Intimidating exemplars: the deterrent effect of excellent women in office

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2016-01-01
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Salucka, Madeline
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Tessa Ditonto
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Political Science
The Department of Political Science has been a separate department in the College of Liberal Arts and Sciences (formerly the College of Sciences and Humanities) since 1969 and offers an undergraduate degree (B.A.) in political science, a graduate degree (M.A.) in political science, a joint J.D./M.A. degree with Drake University, an interdisciplinary degree in cyber security, and a graduate Certificate of Public Management (CPM). In addition, it provides an array of service courses for students in other majors and other colleges to satisfy general education requirements in the area of the social sciences.
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It is well known that there are far fewer women than men serving in U.S. politics and elective office, and a great deal of research has been done to uncover the reason why. One factor articulated by Lawless and Fox is the way women perceive their qualifications to run for office, something they attribute to traditional gender socialization. I posit a different explanation—Intimidating Exemplars Theory. Drawing on concepts from Festinger’s Social Comparison Theory, I hypothesize that when considering a run for office, potential female candidates compare themselves to the women already in office. Since current female public officials have to be more highly qualified to reach office than men do, potential female candidates may compare themselves to these current officeholders and determine that they do not have the qualifications necessary to run. Results from a survey of elected officials in Iowa and of Iowa State University students support this theory. Female elected officials do name higher achieving female politicians as exemplars and emphasize their background/experience more than they did for male exemplars. Implications of this theory for political science and women candidates are also discussed.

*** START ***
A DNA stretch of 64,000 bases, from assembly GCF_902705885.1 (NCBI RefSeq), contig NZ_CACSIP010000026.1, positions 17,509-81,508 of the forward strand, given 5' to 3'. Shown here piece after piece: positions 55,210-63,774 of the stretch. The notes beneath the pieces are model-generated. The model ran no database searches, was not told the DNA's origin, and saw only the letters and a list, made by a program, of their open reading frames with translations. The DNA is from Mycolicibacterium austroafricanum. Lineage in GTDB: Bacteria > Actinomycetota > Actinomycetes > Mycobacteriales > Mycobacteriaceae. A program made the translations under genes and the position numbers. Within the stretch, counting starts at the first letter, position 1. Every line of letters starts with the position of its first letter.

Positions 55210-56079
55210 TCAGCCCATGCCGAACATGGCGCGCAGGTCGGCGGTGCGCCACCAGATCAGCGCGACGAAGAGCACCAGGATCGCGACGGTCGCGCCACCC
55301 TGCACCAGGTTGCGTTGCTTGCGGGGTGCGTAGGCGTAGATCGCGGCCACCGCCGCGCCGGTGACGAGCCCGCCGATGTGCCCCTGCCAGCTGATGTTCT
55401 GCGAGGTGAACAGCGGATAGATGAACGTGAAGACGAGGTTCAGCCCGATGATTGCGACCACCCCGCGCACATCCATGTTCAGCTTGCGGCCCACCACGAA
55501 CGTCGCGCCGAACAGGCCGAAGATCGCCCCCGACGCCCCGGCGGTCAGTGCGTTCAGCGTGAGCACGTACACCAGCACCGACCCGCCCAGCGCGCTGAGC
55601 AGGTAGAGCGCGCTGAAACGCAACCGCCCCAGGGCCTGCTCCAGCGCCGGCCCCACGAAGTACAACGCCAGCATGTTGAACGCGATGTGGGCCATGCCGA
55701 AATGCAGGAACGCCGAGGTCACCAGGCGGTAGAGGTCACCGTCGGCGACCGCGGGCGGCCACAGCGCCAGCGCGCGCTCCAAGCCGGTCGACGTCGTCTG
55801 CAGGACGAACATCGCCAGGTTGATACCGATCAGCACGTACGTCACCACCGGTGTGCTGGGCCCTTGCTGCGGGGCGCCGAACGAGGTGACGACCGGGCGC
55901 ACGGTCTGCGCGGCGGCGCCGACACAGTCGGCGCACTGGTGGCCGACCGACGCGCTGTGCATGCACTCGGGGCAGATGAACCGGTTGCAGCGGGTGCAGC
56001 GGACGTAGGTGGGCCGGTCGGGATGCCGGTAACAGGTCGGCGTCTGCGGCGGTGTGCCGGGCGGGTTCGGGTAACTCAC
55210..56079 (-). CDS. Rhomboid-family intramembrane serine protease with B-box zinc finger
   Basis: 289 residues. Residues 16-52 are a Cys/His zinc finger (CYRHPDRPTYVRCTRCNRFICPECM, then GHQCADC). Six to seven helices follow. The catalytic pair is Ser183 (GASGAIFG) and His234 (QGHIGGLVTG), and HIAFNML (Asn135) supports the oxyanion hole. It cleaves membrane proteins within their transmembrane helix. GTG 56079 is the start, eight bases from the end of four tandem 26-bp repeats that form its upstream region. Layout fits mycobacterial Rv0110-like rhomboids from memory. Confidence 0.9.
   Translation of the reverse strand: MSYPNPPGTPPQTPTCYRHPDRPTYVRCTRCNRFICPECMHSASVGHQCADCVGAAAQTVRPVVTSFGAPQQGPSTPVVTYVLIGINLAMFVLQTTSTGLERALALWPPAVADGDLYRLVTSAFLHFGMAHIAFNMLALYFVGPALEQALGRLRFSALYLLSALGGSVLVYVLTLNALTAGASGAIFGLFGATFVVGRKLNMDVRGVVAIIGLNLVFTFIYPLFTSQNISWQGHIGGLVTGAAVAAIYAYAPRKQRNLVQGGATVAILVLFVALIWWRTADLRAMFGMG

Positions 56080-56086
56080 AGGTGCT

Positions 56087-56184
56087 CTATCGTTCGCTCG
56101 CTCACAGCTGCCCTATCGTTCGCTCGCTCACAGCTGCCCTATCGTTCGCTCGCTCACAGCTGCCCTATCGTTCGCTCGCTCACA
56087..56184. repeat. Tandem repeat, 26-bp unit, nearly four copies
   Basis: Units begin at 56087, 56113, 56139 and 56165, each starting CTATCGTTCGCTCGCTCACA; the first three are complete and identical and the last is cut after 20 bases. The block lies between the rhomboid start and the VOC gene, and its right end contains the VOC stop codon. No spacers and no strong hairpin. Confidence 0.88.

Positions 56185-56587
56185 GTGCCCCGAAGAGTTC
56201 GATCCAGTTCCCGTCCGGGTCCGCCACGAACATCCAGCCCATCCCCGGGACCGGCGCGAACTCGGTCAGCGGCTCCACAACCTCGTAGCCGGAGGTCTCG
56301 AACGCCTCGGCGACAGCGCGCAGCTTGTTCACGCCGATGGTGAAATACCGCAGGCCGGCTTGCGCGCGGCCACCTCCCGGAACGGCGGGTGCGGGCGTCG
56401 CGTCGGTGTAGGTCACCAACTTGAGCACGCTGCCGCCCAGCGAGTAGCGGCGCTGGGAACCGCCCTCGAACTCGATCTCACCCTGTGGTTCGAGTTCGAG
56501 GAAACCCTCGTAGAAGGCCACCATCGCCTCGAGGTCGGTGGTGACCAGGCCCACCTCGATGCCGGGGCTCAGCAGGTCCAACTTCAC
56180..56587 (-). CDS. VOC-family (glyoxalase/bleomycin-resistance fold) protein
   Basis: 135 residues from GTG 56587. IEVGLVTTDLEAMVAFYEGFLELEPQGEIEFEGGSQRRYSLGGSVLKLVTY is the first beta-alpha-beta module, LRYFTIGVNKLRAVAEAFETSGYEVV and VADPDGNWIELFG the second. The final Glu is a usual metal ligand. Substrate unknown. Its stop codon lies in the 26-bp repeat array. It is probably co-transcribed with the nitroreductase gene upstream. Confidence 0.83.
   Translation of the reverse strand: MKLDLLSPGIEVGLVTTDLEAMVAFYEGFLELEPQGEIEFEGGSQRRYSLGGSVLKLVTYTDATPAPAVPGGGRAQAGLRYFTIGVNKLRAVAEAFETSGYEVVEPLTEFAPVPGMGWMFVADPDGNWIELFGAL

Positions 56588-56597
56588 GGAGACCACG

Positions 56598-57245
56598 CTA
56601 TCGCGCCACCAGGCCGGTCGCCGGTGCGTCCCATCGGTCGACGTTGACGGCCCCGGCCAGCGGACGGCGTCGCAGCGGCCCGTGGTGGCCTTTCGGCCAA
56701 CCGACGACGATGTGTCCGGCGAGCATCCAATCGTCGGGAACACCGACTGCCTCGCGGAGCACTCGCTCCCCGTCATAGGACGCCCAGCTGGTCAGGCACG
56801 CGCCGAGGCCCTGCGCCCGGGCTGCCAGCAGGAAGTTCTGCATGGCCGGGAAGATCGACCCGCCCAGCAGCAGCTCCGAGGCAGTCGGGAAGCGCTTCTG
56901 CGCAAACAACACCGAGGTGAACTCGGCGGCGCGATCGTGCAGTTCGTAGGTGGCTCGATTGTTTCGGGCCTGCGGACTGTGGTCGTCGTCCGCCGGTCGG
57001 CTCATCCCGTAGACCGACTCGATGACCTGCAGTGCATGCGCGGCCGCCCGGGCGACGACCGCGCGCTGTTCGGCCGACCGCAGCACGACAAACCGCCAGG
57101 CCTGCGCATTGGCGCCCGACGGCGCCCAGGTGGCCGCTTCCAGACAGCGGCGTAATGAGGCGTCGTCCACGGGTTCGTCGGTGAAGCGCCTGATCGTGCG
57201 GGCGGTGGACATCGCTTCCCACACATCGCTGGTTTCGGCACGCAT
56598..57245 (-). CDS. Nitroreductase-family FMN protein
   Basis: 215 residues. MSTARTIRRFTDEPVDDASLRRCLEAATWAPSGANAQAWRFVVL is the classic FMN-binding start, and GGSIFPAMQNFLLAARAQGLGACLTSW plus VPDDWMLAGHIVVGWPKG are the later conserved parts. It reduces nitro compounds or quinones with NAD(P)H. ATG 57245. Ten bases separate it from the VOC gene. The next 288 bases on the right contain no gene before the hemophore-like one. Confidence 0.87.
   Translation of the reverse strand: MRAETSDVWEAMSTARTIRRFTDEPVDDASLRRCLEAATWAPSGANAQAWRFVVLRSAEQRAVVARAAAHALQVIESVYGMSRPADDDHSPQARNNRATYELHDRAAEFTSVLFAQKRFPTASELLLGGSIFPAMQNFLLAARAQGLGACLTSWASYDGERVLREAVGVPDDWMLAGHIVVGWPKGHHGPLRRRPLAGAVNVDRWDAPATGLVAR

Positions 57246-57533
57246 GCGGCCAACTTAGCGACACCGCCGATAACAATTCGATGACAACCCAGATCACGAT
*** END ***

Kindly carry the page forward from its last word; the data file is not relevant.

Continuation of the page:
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Fri Jan 01 00:00:00 UTC 2016